I should note that two of these videos are of Magnesium sulfate coming out of solution. And the video in Salt Crystal garden was made with this rig.
Teachers! Did you use this instructable in your classroom?
Add a Teacher Note to share how you incorporated it into your lesson.
Step 1: What I'm Using
a pair of old servos
pair of old batteries
and other junk
gearhead motor (optional)
Step 2: Disassemble the Servos
I disassembled to old tower hobbies servos that dies after spending a week on the bottom of the Econ River. Nice thing about these servos is that they use the same pitch gear through out making interfacing easy.
Once you disassemble the servos remove any stops that prevent full rotation and one gear is mounted on a pot, instead of fashioning a new axle I just removed the guts from the pot to let it spin freely.
Step 3: Make a Mount
I contrived a holder out of scraps of plywood, and after discovering the two servos would link together, made a few careful measurements and mounted them. With this I discovered i could attain a rotation speed between 1 per 2 sec and 1 per 40 sec. I wanted the ability to go slower still, so i found a gearhead motor in my junk box along with the right sized gear and now can go as slow as 1 per 5 minutes.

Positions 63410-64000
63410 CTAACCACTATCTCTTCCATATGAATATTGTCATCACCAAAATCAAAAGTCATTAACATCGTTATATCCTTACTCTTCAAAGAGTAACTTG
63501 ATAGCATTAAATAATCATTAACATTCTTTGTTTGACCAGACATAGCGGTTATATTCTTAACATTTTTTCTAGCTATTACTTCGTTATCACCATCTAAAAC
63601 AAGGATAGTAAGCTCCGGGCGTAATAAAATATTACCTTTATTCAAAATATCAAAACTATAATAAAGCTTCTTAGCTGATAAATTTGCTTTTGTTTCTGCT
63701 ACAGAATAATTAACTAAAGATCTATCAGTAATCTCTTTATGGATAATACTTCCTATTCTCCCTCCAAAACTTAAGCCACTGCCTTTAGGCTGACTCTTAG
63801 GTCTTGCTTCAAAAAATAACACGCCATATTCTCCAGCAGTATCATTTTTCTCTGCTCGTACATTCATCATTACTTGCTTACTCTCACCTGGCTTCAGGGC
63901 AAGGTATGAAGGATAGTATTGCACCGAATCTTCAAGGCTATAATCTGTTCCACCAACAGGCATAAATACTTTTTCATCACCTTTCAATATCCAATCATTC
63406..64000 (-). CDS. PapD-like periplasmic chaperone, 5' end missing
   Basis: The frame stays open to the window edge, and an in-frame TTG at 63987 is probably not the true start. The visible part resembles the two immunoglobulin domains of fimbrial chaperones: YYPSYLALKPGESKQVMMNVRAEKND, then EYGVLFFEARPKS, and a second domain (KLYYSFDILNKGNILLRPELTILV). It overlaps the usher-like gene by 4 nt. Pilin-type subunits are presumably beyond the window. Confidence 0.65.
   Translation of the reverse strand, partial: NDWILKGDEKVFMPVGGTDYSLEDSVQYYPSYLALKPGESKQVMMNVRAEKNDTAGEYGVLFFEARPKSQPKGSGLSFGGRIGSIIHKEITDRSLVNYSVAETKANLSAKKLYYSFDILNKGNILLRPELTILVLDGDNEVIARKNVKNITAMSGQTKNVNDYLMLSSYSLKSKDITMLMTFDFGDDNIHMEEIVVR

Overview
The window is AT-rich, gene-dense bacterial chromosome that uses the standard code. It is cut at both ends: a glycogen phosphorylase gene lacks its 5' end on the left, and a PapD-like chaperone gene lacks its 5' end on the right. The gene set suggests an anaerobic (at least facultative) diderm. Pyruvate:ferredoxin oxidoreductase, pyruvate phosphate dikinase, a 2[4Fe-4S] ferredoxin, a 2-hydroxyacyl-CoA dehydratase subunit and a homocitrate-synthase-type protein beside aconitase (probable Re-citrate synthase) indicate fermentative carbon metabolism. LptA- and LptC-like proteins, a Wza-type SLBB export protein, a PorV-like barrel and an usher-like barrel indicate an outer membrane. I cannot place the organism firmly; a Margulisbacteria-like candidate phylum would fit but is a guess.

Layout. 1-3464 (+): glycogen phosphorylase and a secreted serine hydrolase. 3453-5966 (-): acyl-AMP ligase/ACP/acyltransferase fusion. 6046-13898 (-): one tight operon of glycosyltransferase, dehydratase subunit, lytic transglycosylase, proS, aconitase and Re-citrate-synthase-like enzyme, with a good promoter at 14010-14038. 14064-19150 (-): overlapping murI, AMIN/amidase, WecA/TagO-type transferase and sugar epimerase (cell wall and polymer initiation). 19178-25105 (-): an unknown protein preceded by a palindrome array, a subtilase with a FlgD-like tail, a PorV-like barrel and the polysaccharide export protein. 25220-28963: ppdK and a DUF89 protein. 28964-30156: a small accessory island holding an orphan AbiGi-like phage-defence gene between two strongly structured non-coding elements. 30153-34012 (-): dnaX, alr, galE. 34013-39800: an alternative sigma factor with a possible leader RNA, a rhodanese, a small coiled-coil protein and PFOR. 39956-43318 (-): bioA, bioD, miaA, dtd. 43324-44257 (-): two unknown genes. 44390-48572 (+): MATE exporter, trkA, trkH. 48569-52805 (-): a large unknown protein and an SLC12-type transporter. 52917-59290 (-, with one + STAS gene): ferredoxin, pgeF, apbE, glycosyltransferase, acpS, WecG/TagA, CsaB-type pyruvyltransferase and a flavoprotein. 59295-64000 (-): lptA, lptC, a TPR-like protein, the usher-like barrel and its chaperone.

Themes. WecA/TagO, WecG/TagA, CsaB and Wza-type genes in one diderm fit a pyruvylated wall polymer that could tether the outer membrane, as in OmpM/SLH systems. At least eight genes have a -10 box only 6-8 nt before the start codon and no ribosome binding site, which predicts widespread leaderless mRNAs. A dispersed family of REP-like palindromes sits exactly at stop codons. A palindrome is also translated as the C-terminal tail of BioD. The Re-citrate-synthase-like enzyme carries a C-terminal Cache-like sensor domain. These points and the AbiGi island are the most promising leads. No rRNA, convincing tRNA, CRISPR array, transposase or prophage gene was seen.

Step 4: Actuator
The actuator took a bit of thought i wanted something that wouldn't mash my camera to death, i decided on a cam made from a film canister lid hot glued to the servo arm.
Additionally the camera did not accept a power adapter and a pair of batteries was modified to feed power from a wall wart to the camera, the tape prevents the batteries constantly charging.
Step 5: That's It
A mount was made from spring clamp, scrap wood and an old aluminum ruler, set it so the cam activates the shutter and walk away for a few hours. speed is varied by voltage.